Melissa Sevigny

Science & Technology Reporter

Melissa grew up in Tucson, Arizona, where she fell in love with the ecology and geology of the Sonoran desert. She has a B.S. in Environmental Science from the University of Arizona and an M.FA. in Creative Writing and Environment from Iowa State University. Her first book, Mythical River, forthcoming from the University of Iowa Press, is about water issues in the Southwest. She has worked as a science communicator for NASA’s Phoenix Mars Scout Mission, the Water Resources Research Center, and the Leopold Center for Sustainable Agriculture. Melissa relocated to Flagstaff in 2015 to join KNAU’s team. She enjoys hiking, fishing and reading fantasy novels.

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Medical anthropologists at Northern Arizona University have spent the last year interviewing dozens of people throughout the United States about the pandemic. The research has turned up insights about how people perceive the risk of infection differently depending on whether they’re making contact with strangers or friends. KNAU’s Melissa Sevigny spoke with Dr. Lisa Hardy, one of the researchers on the project, about what she’s learned.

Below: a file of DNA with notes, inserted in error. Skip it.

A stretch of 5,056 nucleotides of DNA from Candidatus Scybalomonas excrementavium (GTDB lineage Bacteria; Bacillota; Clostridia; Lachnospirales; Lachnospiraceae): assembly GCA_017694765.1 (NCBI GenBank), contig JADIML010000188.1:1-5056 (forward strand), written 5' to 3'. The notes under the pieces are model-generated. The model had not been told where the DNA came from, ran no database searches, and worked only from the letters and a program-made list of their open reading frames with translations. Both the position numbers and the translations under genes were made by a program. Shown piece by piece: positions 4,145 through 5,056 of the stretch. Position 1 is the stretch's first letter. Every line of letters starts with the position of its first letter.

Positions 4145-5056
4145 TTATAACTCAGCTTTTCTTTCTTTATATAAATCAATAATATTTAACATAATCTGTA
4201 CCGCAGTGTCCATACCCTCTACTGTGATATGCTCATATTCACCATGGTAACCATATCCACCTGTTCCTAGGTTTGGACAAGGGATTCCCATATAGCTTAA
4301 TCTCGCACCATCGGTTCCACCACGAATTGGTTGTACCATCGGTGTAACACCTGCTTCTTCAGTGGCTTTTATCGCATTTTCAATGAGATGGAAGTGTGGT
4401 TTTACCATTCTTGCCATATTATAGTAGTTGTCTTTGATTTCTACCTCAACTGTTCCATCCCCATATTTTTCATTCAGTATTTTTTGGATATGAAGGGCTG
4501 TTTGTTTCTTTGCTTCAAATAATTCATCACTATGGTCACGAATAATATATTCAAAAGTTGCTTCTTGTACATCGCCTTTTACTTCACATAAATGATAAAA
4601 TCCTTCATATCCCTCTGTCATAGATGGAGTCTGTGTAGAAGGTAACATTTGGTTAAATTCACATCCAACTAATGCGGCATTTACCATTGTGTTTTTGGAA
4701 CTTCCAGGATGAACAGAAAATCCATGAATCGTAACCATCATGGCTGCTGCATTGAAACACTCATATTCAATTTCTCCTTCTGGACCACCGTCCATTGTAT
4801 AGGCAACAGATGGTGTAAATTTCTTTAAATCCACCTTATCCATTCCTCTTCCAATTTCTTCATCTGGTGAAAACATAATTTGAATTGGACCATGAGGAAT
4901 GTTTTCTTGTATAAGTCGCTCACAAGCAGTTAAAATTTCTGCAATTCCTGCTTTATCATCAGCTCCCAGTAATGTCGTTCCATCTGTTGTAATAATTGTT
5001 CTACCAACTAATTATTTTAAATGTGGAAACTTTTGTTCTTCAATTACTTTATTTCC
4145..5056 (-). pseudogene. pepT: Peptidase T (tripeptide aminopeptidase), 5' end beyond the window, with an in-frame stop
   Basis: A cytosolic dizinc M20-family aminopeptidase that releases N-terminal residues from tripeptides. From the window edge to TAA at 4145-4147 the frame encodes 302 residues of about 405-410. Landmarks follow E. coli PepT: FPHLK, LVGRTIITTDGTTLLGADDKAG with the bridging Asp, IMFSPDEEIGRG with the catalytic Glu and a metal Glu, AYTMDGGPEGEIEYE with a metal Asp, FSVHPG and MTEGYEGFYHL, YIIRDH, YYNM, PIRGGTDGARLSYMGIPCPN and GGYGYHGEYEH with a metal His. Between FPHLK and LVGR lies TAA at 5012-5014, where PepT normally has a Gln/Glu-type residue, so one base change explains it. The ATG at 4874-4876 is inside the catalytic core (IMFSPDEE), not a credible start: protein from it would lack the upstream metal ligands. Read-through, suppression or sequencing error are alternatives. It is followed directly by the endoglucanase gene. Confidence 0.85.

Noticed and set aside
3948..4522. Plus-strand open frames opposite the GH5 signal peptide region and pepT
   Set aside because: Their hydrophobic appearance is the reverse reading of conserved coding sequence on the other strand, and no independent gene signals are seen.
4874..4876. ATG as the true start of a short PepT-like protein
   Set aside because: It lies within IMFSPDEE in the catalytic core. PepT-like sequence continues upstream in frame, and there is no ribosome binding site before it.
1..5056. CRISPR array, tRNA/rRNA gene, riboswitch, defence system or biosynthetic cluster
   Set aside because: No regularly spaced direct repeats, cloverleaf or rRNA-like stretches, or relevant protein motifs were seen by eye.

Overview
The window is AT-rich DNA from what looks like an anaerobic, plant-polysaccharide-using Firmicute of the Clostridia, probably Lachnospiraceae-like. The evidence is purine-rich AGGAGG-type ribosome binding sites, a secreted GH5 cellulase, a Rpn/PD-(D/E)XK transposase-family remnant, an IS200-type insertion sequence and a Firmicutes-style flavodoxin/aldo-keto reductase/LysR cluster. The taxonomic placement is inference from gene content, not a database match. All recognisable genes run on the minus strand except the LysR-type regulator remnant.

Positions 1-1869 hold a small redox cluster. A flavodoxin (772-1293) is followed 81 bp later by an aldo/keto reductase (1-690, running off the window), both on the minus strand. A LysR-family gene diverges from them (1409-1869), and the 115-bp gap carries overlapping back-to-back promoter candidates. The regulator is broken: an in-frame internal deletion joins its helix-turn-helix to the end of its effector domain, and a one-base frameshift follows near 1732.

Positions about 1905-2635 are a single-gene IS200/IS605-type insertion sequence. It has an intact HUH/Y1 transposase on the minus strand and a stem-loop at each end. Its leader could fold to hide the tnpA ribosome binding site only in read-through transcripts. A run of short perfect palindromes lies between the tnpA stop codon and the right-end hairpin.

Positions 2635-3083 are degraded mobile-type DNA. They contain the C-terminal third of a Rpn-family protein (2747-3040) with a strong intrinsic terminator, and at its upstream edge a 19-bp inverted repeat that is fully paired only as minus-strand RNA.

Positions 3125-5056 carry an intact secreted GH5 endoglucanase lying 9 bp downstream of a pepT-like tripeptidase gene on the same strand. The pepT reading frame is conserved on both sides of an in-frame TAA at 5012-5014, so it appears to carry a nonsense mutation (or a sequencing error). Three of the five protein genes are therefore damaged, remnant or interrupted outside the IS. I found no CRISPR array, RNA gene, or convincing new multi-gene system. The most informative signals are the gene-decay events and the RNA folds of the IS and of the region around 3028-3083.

Centers for Disease Control and Prevention

The Arizona Department of Health Services says a new, more infectious variant of COVID-19 has been confirmed in Arizona. KNAU’s Melissa Sevigny reports.

Grand Canyon National Park

Sand is an important resource in the Grand Canyon. It creates campsites for river runners, protects archeological sites, and provides wildlife habitat. But stretches of bare sand have vanished since the construction of Glen Canyon Dam. A new study published last week looks at how the Grand Canyon has changed because of the dam, and what it will look like twenty years from now. KNAU’s Melissa Sevigny spoke with lead author Alan Kasprak, a geoscientist at Fort Lewis College in Colorado.

Northern Arizona University

A new study from the Translational Genomics Research Institute and Northern Arizona University suggests some people may have useful antibodies in their blood that can fight against COVID-19 from earlier, similar illnesses. KNAU’s Melissa Sevigny spoke with lead author Dr. Jason Ladner about the research.

Centers for Disease Control and Prevention

Children rarely fall ill with COVID-19. But the number of children hospitalized for the disease is increasing in Arizona more rapidly than most other states. KNAU’s Melissa Sevigny reports.